Owner continues to lead in terminal tackle that matches the physics of bigbait fishing. With the Owner Hyper Snaps, we now have high quality snaps that can be added to bigbaits, without worry about snap failure. These things are gorgeous stainless steel, and are a wonderful contrast to the junk snaps out there.


Most swimbaits and bigbaits are best fished when you tie your line directly to the bait.  No need for a ring or snap, but not always.   It can be difficult to find good solid terminal tackle that matches the physics of bigbait fishing.    Owner Hyper Wire Split Rings are super high quality split rings that miraculously filled a void in that department, and have been a staple in my swimbait fishing for years.   Now, with the addition of the Hyper Snaps, Owner has stepped up to the plate in providing super high quality stainless steel, superior strength crosslock snaps.   The Owner Hyper Snaps are rounded and reasonably balanced/symmetrical, which is important because who wants unbalanced stuff, when given the choice?

$4.50 for 9 of them. Go ahead, splurge and get size #1, #2, and #3, and you’ll be covered for you small-medium-large swimbaits and bigbaits. However, if you happen to be fishing the super magnum baits or fishing for super magnum striper or some other massive 40-70+ pound gamefish and need the convenience and action snaps provide, the #4 is rated to 165 pounds.


When are snaps are good idea?  It comes down to some personal preferences in how you fish, the retrieves you choose, the baits you throw, and your style of fishing.  For me, snaps come into play when:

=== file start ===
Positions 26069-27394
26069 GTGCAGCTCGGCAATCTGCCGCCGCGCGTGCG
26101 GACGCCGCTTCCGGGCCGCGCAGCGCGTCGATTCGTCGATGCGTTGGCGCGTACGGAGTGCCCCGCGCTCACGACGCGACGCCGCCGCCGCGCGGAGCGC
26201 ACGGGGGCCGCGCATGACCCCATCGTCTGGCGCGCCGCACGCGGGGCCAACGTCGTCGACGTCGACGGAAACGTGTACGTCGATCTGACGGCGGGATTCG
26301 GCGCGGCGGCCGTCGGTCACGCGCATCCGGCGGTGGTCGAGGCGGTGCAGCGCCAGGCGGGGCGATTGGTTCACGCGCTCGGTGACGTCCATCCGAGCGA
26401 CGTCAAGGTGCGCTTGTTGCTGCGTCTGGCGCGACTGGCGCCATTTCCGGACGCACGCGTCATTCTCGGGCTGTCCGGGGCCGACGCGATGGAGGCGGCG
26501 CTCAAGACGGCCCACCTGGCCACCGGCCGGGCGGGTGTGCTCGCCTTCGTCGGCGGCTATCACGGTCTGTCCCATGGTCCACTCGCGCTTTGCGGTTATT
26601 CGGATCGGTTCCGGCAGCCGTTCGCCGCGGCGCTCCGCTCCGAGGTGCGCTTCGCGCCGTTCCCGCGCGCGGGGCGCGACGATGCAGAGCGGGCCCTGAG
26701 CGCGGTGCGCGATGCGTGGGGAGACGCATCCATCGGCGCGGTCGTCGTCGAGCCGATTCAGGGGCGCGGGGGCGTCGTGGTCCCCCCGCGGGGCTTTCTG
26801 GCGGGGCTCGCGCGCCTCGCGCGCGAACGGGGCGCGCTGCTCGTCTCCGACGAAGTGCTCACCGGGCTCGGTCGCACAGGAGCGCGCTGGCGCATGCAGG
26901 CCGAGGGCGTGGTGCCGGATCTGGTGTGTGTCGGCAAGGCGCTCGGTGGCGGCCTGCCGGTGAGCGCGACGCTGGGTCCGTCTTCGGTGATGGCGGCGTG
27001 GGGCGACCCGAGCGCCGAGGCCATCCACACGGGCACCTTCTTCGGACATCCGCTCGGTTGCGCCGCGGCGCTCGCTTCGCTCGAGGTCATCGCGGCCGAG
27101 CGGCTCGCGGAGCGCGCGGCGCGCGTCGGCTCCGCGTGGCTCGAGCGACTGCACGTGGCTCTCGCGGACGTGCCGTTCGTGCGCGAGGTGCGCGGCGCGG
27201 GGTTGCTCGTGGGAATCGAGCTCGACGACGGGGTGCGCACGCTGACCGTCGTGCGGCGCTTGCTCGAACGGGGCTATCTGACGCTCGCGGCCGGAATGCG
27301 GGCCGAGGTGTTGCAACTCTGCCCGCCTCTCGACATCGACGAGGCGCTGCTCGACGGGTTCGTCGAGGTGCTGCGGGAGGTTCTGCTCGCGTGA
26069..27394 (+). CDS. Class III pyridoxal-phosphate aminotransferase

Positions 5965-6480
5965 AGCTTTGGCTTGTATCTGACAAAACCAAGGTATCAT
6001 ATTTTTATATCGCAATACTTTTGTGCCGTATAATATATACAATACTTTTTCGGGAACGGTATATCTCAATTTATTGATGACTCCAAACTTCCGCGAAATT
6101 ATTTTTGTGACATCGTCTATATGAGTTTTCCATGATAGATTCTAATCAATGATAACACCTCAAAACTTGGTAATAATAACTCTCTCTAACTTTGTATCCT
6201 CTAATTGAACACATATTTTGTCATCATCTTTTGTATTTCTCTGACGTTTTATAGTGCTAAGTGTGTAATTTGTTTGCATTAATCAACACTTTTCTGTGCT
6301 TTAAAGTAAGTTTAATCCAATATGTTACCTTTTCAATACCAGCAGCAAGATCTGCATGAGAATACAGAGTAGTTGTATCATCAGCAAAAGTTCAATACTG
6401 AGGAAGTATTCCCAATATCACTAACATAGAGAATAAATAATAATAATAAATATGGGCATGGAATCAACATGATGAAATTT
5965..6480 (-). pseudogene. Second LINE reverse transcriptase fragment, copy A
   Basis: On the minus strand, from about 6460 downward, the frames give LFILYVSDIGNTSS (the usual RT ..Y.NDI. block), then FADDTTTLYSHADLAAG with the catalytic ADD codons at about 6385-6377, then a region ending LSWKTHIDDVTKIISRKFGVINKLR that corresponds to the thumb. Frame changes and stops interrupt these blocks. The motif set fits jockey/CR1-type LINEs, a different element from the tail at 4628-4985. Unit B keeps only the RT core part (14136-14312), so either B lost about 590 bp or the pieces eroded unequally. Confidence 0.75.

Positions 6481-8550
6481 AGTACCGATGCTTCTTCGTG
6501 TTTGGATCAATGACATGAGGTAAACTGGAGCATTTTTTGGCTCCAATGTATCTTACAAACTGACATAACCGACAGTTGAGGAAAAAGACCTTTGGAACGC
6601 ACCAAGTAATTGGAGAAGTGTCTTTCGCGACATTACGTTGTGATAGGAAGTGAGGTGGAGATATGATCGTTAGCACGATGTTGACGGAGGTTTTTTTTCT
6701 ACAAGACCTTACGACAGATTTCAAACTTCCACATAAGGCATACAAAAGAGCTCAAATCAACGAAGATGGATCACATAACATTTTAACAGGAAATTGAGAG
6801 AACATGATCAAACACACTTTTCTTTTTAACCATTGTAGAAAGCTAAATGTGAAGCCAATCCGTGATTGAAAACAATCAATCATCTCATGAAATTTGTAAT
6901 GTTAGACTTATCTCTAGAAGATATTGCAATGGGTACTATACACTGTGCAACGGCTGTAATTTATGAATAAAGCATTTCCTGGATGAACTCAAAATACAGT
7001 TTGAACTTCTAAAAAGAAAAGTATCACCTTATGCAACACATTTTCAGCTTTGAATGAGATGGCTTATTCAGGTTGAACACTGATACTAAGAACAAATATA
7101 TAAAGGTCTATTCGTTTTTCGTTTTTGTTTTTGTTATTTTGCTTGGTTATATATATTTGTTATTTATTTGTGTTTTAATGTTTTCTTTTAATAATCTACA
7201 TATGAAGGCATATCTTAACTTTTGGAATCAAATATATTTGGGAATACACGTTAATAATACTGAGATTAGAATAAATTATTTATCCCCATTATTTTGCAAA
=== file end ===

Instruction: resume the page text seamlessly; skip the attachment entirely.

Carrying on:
• Night Fishing.  I like to use snaps on my Slammers and Nezumaa Rats at night, because I have less vision on my bait, and like the sloppier swim a snap provides me at night.  I feel like there is more clack and play in my slower moving wake and topwater bigbaits with a snap.
  • Finding Mrs. Right.  Snaps give you the chance to go fishing and not have to waste time re-tying in order to change size, color, or bait.   So for example,  when I head out to Okeechobee and have a hardbait on my mind, and I’ve spent months preparing (ie, acquiring the baits, changing hooks and split rings, making modifications to them, etc)  to take that bait and put it work, I’ll use snaps to fish the baits and see which ones perform best, which color looks the best in unfamiliar water (the black water of Okeechobee does bizarre things to how the color of your baits appears in the water), which ones are most buoyant, and just have the chance to make efficient decisions because snaps allow you make quick changes of your baits.  I’ll have an open box and keep throwing 3-6 different sizes and colors of the same bait until I find one that matches what I want it to look like and do.
  • Fixing Lemons.  Some of your swimbaits and bigbaits just don’t swim well. It happens.  Snaps provide you a fall back to try and see if you can make your bait swim or perform better.  For example, you can turn a MS Slammer that perhaps doesn’t slow wake or swim super well on the surface into a good topwater twitch/pause bait, or adding a snap to an MS Slammer can turn a wake bait into a super shallow cranking bait.  So, use snaps when you have a bait you aren’t 100% happy with how it performs, and need another something to try and see how it fishes.  Snaps typically loosen up the swim, make your bait a bit more sloppy.
70-165# ratings, which is going to cover your smallest to biggest swimbaits, and do it right, with the highest quality stainless steel.


I use snaps when testing and tuning baits, but find snaps can make certain baits, like the MS Slammer, perform differently….going from wakebait on the surface to shallow cranker.